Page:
ASMS School Climate

Ascencion Solorsano Middle School is committed to providing a challenging and relevant curriculum, cultivating individual character and responsibility, and providing a safe and caring environment enabling all students to receive a well-rounded educational experience.

Eagles Code of Conduct

Every day respect the rights and safety of others.

Always be responsible by getting to class on time - in your seat, ready to work before the tardy bell. Bring your required materials and hand in assignments on time. Think before you act; you are accountable for your choices!

Good citizens keep our school grounds clean and free of litter.

Listen to others and don't blame or take advantage of others. Be a kind, caring, and helpful student.

Each student should be open-minded and fair with others.

Secure trust in others by being mindful of the things you say to others. These is a zero tolerance for bullying and harassment! Parents and students should report situations of safety or concern to a teacher, counselor, or administrator as soon as possible.

PBIS

Positive Behavioral Interventions and Supports

Positive Behavior Interventions and Supports (PBIS) is a proactive approach to establishing the behavioral supports and social culture needed for all students in a school to achieve social, emotional and academic success. Attention is focused on creating, teaching, and sustaining primary (school-wide), secondary (classroom), and tertiary (individual) systems of support that improve lifestyle results (personal, health, social, family, work, recreation) for all youth by making targeted misbehavior less effective, efficient, and relevant, and desired behavior more effective, efficient, and relevant.

 

Why is it so important to focus on teaching positive social behaviors?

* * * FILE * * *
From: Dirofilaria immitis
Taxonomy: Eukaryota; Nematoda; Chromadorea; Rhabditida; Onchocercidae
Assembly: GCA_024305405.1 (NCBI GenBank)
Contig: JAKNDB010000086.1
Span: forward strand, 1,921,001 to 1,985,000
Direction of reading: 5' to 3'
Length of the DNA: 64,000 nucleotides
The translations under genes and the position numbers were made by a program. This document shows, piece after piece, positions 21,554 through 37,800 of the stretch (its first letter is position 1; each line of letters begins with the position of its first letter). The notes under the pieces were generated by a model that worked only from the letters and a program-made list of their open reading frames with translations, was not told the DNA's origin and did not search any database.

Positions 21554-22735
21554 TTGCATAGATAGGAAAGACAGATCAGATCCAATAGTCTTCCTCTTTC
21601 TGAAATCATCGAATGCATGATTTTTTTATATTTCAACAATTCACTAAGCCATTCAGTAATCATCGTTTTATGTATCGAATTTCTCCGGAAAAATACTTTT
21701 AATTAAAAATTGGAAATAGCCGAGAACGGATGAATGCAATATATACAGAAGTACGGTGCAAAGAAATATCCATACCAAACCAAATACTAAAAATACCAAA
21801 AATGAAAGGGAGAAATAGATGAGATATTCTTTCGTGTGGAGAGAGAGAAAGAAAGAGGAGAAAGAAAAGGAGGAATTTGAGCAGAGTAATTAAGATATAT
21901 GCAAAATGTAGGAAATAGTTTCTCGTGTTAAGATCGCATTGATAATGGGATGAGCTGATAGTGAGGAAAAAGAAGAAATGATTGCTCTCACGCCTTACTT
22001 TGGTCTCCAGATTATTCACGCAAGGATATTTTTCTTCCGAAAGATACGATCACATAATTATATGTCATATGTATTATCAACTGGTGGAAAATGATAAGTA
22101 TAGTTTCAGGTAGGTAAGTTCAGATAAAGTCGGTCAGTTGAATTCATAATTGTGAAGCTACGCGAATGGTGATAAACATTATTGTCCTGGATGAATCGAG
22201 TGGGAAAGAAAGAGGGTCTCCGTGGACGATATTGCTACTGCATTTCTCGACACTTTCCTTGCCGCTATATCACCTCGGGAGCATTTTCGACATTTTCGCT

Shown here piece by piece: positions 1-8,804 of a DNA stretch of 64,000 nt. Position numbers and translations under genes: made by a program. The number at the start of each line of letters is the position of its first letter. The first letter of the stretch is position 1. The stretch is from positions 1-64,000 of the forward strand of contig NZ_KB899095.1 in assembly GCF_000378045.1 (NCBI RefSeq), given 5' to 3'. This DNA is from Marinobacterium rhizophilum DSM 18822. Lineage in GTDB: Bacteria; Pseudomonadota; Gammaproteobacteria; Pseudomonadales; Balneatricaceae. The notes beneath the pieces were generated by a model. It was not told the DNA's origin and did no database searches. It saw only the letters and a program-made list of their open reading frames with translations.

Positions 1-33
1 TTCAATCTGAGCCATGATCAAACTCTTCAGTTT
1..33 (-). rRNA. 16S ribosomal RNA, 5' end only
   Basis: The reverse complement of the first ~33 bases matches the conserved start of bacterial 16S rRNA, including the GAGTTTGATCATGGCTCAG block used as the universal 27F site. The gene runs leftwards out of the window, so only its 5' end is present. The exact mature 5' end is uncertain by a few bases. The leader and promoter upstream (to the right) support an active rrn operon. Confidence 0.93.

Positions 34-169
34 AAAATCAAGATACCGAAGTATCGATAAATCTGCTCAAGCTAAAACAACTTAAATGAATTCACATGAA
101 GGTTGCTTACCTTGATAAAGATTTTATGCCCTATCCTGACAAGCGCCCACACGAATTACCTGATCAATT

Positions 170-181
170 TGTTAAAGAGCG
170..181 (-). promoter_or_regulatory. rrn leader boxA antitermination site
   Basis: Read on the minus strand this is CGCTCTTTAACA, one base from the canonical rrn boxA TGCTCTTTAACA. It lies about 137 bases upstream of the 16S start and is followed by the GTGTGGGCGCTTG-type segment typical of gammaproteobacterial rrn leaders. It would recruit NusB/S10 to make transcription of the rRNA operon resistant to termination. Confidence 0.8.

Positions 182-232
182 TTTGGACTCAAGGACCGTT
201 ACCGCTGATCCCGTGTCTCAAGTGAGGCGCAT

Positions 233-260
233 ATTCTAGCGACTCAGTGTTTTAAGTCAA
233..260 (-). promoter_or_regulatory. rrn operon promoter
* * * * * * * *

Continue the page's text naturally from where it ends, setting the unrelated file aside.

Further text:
In the past, school-wide discipline has focused mainly on reacting to specific student misbehavior by implementing punishment-based strategies including reprimands, loss of privileges, office referrals, suspensions, and expulsions. Research has shown that the implementation of punishment, especially when it is used inconsistently and in the absence of other positive strategies, is ineffective. Introducing, modeling, and reinforcing positive social behavior is an important step of a student’s educational experience. Teaching behavioral expectations and rewarding students for following them is a much more positive approach than waiting for misbehavior to occur before responding. The purpose of school-wide PBIS is to establish a climate in which appropriate behavior is the norm.  The goal is to teach behavioral expectations in the same manner as any core curriculum subject.

 

PBIS is the infrastructure that supports our efforts at ASMS to Build a Positive School Community/ Culture.  The three underlining themes are:

  • Be Safe,
  • Be Responsible,
  • Be Respectful​

Our PBIS infrastructure is further supported by:

  • Olweus - Bullying Prevention Program
  • Character Counts!
  • Restorative Justice Practices
  • Restore! Life Skills Program – Carry the Vision
  • Classroom Practices

 

The premise of PBIS is that continual teaching, combined with acknowledgement or feedback of positive student behavior will reduce unnecessary discipline and promote a climate of greater productivity, safety and learning.

Check 'N Connect

Solorsano Middle School

Check N’ Connect (CN’CProgram Description